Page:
Monday, January 09, 2006

" Why the Strong Lose" by Jeffrey Record in PARAMETERS

The author, who argues along lines of reasoning reminiscient of 4GW theorists, offers the thesis that democratic states in particular among great powers are singularly ill-suited to fighting small wars in lands far from home. In addition to the adverse differential of will to prevail between local insurgents and foreign powers, democracies additionally are handicapped by their own constitutional nature:

"The stronger side’s vulnerability to defeat in protracted conflicts against irregular foes is arguably heightened if it is a democracy. In his persuasive study of how democracies lose such wars, Gil Merom argues that “democracies fail in small wars because they find it extremely difficult to escalate the level of violence and brutality to that which can secure victory.”12 For democracies, the strategy of “barbarism” against the weaker side’s noncombatant social and political support base is neither morally acceptable nor, over time, politically sustainable. Since 1945, wars against colonial or ex-colonial peoples have become increasingly unacceptable to most democratic states’ political and moral sensibilities."

This statement is factually true. The reason for this is the Western Left, in its democratic and undemocratic manifestations, have waged a more or less unrelenting political and cultural campaign for forty years to make such interventions to secure national objectives or even engage in self-defense, politically risky. The Gulf War, Kosovo and 9/11 have split the democratic Left though the undemocratic Left consistently backs whatever tyrant might be currently defying the United States.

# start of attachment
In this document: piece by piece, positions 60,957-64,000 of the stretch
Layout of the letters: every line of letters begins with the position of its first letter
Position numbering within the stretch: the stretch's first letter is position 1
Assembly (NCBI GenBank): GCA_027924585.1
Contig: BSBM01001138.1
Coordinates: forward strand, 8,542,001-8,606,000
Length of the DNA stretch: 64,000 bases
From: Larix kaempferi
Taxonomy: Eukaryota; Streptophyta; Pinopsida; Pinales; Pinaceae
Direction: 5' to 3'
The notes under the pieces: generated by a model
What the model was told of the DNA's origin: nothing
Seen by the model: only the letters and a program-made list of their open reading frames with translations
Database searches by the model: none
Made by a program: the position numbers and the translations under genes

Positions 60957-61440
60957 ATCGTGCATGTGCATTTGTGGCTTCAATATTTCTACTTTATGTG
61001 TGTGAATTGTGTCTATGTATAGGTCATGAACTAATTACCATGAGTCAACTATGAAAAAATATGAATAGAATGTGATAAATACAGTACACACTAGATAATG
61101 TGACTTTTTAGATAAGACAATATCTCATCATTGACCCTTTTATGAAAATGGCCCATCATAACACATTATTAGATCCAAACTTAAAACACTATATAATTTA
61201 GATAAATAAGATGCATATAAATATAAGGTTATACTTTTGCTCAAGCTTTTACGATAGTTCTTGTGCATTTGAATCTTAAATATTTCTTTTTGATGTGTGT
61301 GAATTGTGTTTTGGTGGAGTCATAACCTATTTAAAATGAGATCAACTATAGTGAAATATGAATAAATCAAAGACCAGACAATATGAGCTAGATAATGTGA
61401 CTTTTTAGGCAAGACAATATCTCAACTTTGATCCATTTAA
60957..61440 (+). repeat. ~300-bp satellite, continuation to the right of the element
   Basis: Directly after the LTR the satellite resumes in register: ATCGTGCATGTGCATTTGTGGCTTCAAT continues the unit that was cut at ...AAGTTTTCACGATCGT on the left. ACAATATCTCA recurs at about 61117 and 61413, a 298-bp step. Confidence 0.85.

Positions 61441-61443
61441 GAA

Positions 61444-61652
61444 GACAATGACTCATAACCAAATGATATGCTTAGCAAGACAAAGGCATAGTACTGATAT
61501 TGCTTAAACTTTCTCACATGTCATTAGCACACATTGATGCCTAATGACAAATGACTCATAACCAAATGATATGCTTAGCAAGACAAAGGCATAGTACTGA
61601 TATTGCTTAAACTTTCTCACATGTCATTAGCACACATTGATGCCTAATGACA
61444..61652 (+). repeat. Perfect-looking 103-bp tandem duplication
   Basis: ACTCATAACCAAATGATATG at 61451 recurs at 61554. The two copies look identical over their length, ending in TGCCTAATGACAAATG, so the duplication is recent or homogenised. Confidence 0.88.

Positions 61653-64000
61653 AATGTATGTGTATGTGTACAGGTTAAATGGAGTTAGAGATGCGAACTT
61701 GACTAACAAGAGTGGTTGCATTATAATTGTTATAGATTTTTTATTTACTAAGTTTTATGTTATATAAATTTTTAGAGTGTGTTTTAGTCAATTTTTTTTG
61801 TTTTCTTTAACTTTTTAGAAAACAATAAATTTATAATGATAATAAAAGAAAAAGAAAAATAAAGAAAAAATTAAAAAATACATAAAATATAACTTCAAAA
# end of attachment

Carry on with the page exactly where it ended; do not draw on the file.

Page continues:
Media coverage would seem to be a more critical factor than the intensity of " brutality" in a given conflict or being a democratic state.

The civil wars in El Salavador was far more brutal than the one in Iraq but the United States successfully helped the government put down the Communist FMLN because most of the war, though far from all of it, flew under the media radar screens. American supporters of the Salvadoran Communists and partisan critics of the Reagan Administration could not leverage the spotty media coverage into widespread public opposition to U.S. aid to El Salvador, even after the Iran-Contra scandal broke. The Clinton administration stumbled badly with military intervention in Somalia and Haiti while operating under intense media scrutiny yet initiated Plan Colombia, a more aggressive, far-reaching - and successful -intervention than the other two operations combined.

Outside of FOX, Talk Radio and the blogosphere the media resides left of center and they are generally suspicious and critical of American foreign policy. On the other hand, they are highly idiosyncratic in their attention and editorial decisions ( a good reason to regularly leaven your news intake with a healthy dose of the foreign press). Certainly no moral calculus goes into deciding what issues are most " newsworthy"; consider the amount of media space given ( or not given) to an ongoing war in the Congo that has killed 4 million people. The Congo however is a dangerous and uncomfortable place to report from compared to, say, Washington or Manhattan.